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Jul 29, 2021
Borderline disorder: the UN’s refugee treaty at 70
00:22:47

An international convention devised after the second world war is ill-suited to the refugee crises of today—and countries are increasingly unwilling to meet their obligations. Vancouver’s proposed response to a spate of drug overdoses is a sweeping decriminalisation; we ask whether the plan would work. And the bid to save a vanishingly rare “click language” in Africa.

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Jul 28, 2021
Alight in Tunisia: a democracy in crisis
00:21:05

The president has sacked the prime minister and suspended parliament. It is clear that the country needed a shake-up in its hidebound politics—but is this the right way? A sprawling trial starting today involving the most senior Catholic-church official ever indicted is sure to cast light on the Vatican’s murky finances. And how climate change is already changing winemaking.

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Jul 27, 2021
The blonde leading: Britain’s two years under Boris Johnson
00:22:22

As the country tests a bold reopening strategy in the face of the Delta variant, our political editor charitably characterises the prime minister’s tenure as a mixed bag. Hong Kong’s national-security law has now come for its universities, sending shudders through the territory’s last bastion of pro-democracy fervour. And why the alcohol-free beer industry is fizzing

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Jul 26, 2021
A dangerous games? A muted start to the Olympics
00:23:14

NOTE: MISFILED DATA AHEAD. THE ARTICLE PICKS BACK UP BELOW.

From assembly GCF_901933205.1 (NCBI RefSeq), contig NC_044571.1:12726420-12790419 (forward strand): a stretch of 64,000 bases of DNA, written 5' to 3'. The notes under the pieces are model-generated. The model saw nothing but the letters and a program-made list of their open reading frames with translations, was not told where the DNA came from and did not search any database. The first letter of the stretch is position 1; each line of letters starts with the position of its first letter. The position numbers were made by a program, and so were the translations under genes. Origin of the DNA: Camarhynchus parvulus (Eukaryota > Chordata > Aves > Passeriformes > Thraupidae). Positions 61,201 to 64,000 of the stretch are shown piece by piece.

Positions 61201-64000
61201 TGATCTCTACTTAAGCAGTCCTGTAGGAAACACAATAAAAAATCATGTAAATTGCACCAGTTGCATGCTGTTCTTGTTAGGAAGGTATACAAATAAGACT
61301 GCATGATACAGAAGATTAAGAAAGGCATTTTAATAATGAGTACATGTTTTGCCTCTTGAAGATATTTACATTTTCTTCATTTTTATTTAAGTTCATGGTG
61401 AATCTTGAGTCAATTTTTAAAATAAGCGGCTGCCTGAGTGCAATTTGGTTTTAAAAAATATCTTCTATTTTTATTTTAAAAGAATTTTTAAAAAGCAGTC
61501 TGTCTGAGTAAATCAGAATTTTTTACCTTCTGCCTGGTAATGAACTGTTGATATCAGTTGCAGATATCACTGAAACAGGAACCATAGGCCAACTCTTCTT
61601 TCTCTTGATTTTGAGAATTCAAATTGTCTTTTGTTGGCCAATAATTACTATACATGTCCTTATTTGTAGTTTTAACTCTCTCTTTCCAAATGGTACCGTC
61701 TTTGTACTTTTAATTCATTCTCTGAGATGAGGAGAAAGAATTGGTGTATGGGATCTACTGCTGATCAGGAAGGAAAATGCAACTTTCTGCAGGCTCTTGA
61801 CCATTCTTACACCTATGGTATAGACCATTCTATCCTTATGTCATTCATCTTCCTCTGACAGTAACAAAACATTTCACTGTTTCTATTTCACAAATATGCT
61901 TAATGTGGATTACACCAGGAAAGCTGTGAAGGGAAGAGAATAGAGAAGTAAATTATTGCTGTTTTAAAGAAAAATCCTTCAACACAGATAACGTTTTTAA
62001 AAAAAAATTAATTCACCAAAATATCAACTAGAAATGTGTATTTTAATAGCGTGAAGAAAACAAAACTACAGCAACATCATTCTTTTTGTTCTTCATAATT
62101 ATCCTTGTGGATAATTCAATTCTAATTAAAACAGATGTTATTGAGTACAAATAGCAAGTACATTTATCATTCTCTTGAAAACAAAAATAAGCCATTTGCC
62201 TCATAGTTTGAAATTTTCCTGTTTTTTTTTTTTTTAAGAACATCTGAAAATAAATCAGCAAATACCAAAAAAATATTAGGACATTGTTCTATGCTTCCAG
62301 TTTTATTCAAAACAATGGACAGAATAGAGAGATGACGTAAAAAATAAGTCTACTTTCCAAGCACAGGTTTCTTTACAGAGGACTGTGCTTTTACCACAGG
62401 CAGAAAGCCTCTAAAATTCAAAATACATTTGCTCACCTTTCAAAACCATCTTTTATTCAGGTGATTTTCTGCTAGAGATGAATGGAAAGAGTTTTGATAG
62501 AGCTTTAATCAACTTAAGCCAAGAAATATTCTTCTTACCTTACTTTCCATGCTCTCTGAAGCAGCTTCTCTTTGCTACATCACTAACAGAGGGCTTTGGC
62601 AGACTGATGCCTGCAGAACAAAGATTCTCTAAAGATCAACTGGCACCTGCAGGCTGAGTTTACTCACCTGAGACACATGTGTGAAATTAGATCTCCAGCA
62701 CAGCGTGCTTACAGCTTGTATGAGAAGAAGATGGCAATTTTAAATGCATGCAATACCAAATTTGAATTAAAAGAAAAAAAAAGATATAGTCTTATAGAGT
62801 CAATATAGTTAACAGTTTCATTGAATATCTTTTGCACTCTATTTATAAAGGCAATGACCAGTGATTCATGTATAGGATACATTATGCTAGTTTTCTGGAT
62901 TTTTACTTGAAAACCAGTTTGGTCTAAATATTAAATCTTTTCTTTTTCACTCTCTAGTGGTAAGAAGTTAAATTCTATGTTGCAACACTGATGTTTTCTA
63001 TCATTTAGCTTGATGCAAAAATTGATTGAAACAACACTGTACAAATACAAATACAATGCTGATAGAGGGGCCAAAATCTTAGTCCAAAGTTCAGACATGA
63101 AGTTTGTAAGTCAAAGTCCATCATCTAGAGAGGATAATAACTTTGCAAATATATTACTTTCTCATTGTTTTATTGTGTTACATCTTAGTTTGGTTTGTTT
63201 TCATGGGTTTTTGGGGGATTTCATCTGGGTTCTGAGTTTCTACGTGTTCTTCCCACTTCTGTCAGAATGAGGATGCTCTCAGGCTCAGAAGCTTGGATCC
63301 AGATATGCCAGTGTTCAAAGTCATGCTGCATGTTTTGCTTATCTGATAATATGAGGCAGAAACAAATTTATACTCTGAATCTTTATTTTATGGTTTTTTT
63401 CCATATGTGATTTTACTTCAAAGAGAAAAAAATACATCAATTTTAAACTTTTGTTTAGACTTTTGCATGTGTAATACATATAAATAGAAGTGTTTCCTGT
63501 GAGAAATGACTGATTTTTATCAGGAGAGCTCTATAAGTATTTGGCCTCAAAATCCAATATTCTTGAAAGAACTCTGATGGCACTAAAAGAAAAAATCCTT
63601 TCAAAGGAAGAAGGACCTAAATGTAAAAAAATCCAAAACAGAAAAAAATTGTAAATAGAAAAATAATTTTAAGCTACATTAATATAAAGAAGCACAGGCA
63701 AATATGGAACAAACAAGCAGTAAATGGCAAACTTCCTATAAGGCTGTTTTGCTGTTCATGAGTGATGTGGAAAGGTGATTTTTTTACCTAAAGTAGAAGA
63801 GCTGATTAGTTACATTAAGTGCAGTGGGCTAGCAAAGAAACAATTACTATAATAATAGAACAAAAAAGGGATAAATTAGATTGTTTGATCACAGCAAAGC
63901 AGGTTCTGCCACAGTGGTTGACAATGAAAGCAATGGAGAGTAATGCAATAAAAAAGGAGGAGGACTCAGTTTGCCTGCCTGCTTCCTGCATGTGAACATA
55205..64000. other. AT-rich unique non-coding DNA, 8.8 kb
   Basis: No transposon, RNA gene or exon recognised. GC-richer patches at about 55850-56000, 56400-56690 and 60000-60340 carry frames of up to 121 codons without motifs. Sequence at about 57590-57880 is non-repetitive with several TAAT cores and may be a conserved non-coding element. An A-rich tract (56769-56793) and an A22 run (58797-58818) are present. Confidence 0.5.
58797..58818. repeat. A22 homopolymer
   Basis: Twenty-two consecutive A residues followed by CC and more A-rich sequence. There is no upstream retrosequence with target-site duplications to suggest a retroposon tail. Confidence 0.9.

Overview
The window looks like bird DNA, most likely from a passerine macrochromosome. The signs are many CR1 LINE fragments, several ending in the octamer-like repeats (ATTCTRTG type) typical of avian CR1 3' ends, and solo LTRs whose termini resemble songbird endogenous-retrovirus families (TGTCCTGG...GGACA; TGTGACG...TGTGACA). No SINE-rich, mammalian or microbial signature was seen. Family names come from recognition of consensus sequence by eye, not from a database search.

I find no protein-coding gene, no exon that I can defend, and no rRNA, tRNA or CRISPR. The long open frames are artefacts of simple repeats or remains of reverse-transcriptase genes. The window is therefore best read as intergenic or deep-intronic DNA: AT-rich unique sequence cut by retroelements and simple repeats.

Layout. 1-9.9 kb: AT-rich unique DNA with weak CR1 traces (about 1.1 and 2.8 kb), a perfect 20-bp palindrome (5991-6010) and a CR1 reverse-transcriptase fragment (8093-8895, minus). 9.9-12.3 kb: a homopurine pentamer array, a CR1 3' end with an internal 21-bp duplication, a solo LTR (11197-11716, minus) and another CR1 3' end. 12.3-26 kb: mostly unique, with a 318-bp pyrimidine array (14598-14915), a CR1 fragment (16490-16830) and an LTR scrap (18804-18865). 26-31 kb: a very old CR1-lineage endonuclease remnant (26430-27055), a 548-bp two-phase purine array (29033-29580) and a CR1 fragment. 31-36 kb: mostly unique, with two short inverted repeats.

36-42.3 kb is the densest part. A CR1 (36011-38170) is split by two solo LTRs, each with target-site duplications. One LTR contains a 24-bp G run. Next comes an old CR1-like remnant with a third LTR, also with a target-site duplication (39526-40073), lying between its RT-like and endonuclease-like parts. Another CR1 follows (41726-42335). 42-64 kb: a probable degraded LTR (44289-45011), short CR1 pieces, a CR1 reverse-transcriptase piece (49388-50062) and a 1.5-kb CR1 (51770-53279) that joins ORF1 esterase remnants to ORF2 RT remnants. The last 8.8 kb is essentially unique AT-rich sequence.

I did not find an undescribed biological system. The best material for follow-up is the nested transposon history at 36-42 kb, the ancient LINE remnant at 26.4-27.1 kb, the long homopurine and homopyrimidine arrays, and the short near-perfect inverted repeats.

Tokyo is under a state of emergency; covid-19 cases are piling up. But for Japan, a super-spreader event is just one of the potential costs of this year’s games. We ask why Britain’s government has essentially given amnesty to those involved in Northern Ireland’s decades of deadly violence. And our obituaries editor reflects on the life of an Auschwitz accordionist.

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Jul 23, 2021
Three-degree burn: the warmer world that awaits
00:22:37

It seems ever more certain that global temperatures will sail past limits set in the Paris Agreement. We examine what a world warmed by 3°C would—or will—look like. Our correspondent speaks with Sudan’s three most powerful men; will they act in concert or in conflict on the way to democracy? And why Liverpool has been booted from UNESCO’s world-heritage list.

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Jul 22, 2021
Changing horses mid-streaming? Netflix’s next act
00:19:42

On the face of it, the streaming giant’s quarterly results were lacklustre. But our media editor explains why its international growth looks promising, and how it is spreading its bets. A largely uncontested purge of LGBT accounts from China’s social-media platform WeChat reveals much about a growing Chinese-nationalist narrative online. And why researchers are cataloguing the microbes of big cities.

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Jul 21, 2021
Joint pain: a rare rebuke of China’s hackers
00:20:10

The European Union, NATO and the “Five Eyes” intelligence partners have all joined America in accusing China’s government of involvement in hacking campaigns. Now what? Away from the spectacle of billionaires’ race to the heavens, many African countries are establishing space programmes—with serious innovation and investment opportunities on the ground. And why Australia is suffering from a plague of mice.